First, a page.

Never Cursed – Isabella Israel
November 20, 2021
When my mother cooked for me she really felt like my mother so I relished each chicken dripping and each salted salad and all of the garlic, so much garlic, spicy raw hunks adorning slippery angel hair, and there was her girlish giggle over soggy ham sandwiches when she’d sign me out of school for “girl’s lunch” or our lips smacking in the dark over fried chicken and boxed devils food cake when neither of us could sleep.
My mother and her mother were blonde Texan beauty queens who worked hard to maintain their sprite-like tummies, toned but never muscular, thin but never too thin, and it was early on I decided my mother made a deal with the Devil in which he blessed her with perennial charm and beauty in exchange for a daughter addicted to Popeye’s by age 7, a deal she signed in bacon grease.
Once my mother ate nothing but beans and salsa on sprouted bread to slim down for a role and at “girl’s lunch” she would only nibble off my plate, but she always insisted I ordered more, added butter, an extra scoop, larger fries, because she loved to watch me eat (as if it would make her full) and I loved her watching me eat (as if it would make me full) and she was proud of me when I ate and I was proud of her for being proud of me.
And when she died I begged for signs that she was still around and the silence was deafening other than the sounds of my crunches and slurps, but today I am delirious on the fourth day of a crash diet and I see her in every calorie I count, in the digital blue numbers that taunt me from the scale, in the dry kale crackers and the garlic-less soup. I see her every time my mouth waters, every time my belly growls, in the skinny, buzzy little hummingbird outside my window. I say “if that’s you Mommy, choose the next song.” The hummingbird chooses “Love in this Club” by Usher. Either she’s fucking with me or she’s blasted off, past the cotton candy clouds and gouda moon where nothing hurts, where she waits for me in the next life ready to make it all up to me with a bottle of Yellowtail chardonnay and a Salisbury steak Lean Cuisine.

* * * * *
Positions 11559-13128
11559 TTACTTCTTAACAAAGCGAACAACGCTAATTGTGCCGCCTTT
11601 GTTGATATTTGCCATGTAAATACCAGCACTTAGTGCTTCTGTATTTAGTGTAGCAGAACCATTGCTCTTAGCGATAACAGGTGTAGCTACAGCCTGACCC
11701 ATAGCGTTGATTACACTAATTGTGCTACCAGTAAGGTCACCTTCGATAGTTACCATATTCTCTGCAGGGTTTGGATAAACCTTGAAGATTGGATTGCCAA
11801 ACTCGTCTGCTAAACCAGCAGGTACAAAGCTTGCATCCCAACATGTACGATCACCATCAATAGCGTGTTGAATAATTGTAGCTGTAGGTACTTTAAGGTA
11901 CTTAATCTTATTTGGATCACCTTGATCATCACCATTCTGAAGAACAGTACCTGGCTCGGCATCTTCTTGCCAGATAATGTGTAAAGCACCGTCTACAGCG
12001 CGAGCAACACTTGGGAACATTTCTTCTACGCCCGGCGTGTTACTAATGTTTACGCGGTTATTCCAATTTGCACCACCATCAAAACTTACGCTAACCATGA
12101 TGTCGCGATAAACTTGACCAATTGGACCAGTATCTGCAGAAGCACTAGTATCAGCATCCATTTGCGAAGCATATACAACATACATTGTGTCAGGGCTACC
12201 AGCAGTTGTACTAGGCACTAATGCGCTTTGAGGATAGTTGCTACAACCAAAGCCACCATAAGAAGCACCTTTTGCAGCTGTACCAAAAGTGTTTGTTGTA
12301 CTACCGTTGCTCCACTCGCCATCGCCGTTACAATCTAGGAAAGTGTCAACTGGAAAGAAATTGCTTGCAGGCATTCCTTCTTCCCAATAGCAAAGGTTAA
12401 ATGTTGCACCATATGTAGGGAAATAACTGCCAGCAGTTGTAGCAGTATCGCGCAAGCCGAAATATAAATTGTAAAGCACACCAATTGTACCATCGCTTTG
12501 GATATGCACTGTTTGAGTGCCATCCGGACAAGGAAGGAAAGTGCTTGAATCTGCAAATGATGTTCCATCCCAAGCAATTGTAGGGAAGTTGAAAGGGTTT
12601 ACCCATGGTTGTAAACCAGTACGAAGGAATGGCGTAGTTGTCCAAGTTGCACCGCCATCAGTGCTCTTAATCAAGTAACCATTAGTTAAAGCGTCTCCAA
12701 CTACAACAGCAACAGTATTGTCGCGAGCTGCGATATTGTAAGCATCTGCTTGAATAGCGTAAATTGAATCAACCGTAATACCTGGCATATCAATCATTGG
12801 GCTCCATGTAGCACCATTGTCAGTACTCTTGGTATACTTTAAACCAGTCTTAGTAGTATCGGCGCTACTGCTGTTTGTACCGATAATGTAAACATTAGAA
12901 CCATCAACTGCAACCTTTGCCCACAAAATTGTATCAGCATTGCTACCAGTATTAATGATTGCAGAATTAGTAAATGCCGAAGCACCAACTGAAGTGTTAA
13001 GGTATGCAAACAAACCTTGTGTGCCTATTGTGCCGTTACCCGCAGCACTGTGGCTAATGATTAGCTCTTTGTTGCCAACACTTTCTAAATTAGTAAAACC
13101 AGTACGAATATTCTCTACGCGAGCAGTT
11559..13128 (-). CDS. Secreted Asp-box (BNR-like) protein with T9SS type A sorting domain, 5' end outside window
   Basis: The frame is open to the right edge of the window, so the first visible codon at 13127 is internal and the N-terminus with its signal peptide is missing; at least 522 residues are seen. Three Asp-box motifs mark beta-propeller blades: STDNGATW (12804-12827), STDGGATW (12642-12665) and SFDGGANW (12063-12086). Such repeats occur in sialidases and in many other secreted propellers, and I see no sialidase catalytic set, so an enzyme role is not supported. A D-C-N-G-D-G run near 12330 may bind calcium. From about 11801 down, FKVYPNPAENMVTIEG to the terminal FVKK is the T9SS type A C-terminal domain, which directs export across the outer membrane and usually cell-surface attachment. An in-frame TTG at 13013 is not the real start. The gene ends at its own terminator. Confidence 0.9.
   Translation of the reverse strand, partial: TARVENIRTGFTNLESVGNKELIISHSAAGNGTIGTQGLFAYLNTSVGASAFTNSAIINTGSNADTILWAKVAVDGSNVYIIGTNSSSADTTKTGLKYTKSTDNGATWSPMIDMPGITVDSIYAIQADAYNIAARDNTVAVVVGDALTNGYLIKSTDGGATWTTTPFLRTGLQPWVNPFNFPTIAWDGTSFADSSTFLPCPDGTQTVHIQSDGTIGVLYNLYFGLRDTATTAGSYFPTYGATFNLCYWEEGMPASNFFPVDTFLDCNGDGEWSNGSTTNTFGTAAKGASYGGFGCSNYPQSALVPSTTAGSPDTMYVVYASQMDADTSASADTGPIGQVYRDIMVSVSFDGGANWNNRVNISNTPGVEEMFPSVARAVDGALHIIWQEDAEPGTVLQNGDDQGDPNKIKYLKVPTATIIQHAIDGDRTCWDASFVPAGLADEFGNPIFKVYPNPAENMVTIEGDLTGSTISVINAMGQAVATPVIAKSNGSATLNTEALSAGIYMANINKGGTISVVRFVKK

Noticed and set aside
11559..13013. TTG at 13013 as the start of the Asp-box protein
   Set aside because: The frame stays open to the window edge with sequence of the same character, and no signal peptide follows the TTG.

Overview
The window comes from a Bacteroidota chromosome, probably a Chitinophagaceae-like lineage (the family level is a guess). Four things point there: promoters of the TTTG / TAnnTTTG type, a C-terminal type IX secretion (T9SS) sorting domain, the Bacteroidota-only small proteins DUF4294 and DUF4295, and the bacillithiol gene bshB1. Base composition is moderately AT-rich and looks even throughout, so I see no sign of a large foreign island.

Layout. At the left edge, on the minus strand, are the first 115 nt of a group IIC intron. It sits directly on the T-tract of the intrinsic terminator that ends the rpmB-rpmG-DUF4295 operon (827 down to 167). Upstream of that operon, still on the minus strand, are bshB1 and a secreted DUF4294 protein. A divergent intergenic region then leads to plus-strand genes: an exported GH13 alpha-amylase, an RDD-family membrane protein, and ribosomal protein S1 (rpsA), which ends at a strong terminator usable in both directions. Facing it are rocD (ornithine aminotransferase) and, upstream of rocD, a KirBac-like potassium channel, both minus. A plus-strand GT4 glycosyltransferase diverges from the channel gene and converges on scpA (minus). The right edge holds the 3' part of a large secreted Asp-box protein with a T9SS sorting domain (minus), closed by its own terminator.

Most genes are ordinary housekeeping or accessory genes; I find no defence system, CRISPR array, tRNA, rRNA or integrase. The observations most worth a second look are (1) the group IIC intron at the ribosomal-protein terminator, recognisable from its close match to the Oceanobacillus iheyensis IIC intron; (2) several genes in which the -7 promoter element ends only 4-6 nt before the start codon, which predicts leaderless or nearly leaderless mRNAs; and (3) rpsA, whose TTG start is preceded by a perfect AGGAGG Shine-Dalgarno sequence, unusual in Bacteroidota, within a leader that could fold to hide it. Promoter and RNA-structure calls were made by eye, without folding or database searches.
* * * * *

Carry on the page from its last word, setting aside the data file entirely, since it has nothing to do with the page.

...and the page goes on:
Drew is Australian so I can’t tell if he’s actually hot or just Australian. Shrimp are prawns, Drew says. Terminator is the greatest film ever made, Drew says. I’m cheeky, Drew says. I’m cheeky Drew says when I gnaw his chin hairs off with my front teeth like a beaver. I’m cheeky Drew says at the Camarillo outlet stores after he buys me a Coach wallet and I thank him with a hand job through the Grapevine on the drive home. This is the extent to which I can understand what Drew says. This is the extent to which I need to.
Drew is visiting from Sydney where he works for the corporate office of the pizza parlor where I am gainfully employed as a “pizza artist.” I am relentlessly lazy. I am relentlessly late. I dip my finger in the pesto and I lick. Drew catches me. Drew doesn’t care. Drew buys me a tube top.
Drew and I are always eating at Katsuya Hollywood. When Drew touches me I feel like an expensive cut of salmon belly. You just haven’t seen LA until you’ve seen Drew chug a watermelon Four Loko and slow dance with the guy dressed as Edward Scissorhands on Hollywood and Vine. Drew breathes through his mouth which is red and drippy like a sharks and I think we should go home now but first we need a picture at Mike Meyers’s star on the Walk of Fame. Then Daniel Radcliffe’s. Then Jamie Lee Curtis’s. Drew loves the movie Face/Off. I say “hey, my mom was in Face/Off!” but Drew cannot hear me, he’s stampeding the Jell-O shot girls for a blue raspberry. They huddle together for safety, eyelashes trembling in the Santa Ana’s. Most girls are afraid of Drew.
Back at the Burbank Marriott, I slip Drew out of his khaki shorts and he orders chicken tenders from room service and calls me “cheeky sprite” as I tuck him in. As all of the families on our floor dream of CitiWalk and the Venice canals and the Griffith Observatory, the echos of Drew tittering in his sleep and me crunching chicken tenders in the moonlight dance through the halls of the Burbank Marriott. Hollywood legend says they still do.